The president of Environmental Progress, a public policy organization advocating for immediate action to address global warming, argues for a dramatic increase in nuclear power production. In an editorial in USA Today, Environmental Progress president Michael Shellenberger says U.S. policymakers can improve the global environment, the American environment, and the American economy by clearing the path for domestic nuclear power production and American exports of nuclear power equipment.
Shellenberger points out global electricity demand is likely to increase 70 percent during the next 25 years. Wind and solar power cannot come close to meeting this demand, yet bringing more conventional energy sources online will worsen global air pollution. Conventional energy sources will also add carbon dioxide to the atmosphere, which concerns global warming advocates like Shellenberger.
Environmental Progress president Michael Shellenberger. Photo courtesy of the Breakthrough Insitute.
“Given that nuclear is our largest source of clean energy — and the only one proven capable of scaling up rapidly — a new Atoms for Peace effort will do more for clean air and climate change than any number of pollution regulations or United Nations treaties,” writes Shellenberger.
Shellenberger is realistic regarding the limitations of wind and solar power. “The problem isn’t that nuclear plants are uneconomical, it’s that they are punished by discriminatory policies that treat one zero-carbon energy option more favorably than another,” writes Shellenberger.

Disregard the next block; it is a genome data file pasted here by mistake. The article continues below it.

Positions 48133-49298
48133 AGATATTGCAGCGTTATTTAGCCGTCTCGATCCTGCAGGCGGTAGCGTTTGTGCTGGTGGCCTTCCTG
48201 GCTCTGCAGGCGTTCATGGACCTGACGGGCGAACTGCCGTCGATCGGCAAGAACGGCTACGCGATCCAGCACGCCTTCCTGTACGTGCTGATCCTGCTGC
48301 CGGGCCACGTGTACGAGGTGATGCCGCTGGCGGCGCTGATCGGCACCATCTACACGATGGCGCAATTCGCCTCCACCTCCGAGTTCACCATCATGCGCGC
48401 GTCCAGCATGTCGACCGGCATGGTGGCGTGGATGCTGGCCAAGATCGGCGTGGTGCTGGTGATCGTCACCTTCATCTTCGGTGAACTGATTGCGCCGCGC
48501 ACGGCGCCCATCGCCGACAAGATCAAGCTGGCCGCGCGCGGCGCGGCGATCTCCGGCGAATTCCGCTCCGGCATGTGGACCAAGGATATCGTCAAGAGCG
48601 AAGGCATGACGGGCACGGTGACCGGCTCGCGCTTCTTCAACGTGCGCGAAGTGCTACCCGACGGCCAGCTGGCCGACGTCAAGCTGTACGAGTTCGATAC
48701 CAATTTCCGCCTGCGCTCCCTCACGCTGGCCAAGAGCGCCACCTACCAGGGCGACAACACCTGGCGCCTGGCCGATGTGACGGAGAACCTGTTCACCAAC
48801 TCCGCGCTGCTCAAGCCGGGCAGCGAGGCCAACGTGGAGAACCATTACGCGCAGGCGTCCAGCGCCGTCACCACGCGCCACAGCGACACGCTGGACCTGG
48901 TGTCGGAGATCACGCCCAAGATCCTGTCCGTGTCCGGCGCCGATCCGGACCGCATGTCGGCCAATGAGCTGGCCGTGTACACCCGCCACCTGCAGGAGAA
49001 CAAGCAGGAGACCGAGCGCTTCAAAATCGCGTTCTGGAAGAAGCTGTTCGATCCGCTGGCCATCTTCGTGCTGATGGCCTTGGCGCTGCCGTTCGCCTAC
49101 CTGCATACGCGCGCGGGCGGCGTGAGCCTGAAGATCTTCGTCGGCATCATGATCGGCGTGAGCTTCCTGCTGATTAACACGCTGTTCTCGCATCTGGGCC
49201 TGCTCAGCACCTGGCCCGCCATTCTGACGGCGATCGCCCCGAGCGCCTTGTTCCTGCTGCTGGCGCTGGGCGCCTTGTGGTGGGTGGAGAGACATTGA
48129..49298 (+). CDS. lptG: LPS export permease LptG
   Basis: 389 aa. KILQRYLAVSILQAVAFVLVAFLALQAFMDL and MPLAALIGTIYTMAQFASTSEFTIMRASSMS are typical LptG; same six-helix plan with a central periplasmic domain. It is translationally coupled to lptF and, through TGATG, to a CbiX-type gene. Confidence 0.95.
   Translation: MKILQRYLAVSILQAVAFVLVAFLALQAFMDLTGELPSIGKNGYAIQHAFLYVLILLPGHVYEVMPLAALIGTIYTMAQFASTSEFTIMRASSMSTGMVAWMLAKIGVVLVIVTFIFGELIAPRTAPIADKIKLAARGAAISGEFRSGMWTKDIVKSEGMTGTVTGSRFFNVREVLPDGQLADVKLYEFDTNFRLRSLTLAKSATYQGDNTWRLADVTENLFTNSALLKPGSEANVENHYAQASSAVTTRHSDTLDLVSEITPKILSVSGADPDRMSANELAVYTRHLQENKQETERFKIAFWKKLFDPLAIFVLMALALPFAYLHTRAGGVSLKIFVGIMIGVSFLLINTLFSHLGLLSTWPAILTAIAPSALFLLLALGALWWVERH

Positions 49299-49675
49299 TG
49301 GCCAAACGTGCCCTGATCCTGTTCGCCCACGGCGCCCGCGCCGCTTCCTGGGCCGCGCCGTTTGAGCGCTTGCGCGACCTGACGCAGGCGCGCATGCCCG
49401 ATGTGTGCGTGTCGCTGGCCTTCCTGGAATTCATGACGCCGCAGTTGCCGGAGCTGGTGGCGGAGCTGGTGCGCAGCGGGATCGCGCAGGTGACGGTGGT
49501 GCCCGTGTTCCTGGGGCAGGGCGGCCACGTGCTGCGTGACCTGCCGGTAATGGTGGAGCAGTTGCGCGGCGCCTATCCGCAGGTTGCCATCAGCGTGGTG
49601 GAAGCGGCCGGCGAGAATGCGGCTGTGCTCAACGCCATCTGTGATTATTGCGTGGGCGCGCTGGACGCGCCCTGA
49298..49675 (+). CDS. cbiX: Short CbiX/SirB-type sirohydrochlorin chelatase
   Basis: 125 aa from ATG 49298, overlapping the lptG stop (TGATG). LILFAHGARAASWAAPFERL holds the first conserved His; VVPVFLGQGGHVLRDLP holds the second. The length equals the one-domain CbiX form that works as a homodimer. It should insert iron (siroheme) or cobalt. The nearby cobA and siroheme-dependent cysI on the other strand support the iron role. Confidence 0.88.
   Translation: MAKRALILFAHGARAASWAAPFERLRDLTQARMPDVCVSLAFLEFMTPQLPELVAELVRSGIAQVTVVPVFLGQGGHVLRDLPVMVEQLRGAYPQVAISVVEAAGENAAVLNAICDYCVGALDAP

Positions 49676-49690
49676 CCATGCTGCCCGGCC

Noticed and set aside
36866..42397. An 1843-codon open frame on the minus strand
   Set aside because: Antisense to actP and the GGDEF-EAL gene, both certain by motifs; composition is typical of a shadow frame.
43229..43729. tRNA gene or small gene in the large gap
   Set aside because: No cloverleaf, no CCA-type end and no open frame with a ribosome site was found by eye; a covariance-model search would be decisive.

“In 2013, solar received 281 times more in subsidies per unit of electricity than nuclear, while wind received 17 times more, according to the U.S. Department of Energy’s Energy Information Administration. As a result of this perverse incentive, some nuclear plants that produce power at a costs lower than the wind subsidy could be forced to close,” Shellenberger observes.
“Tax reform should level the playing field. If there is an incentive for pollution-free power, it should go to nuclear plants and coal plants that capture their air pollution, not just wind and solar,” he adds.
Nuclear power makes sense as a U.S. manufacturing and export industry as well as a domestic power source, says Shellenberger.
To meet the expected rapid increase in global electricity demand, “technological advances mean that new nuclear reactor components can increasingly be mass-manufactured in factories and shipped around the world for reassembly on site,” Shellenberger reports.
“What’s at stake is a market worth $500 to $740 billion over the next decade, according to the Commerce Department, and hundreds of thousands of high-skill and high-wage jobs,” notes Shellenberger.
“Trump should work with Congress to significantly increase the financing of U.S. nuclear plants in foreign nations, and personally involve himself in selling projects to allied nations. Such work will directly create jobs in the United States and abroad, and provide one of the most important drivers of economic growth: abundant and inexpensive power,” Shellenberger advises.
If the U.S. government decides to take action to address greenhouse gas emissions, promoting nuclear power at home and abroad makes a lot more economic sense than a policy promoting expensive and unreliable wind and solar power.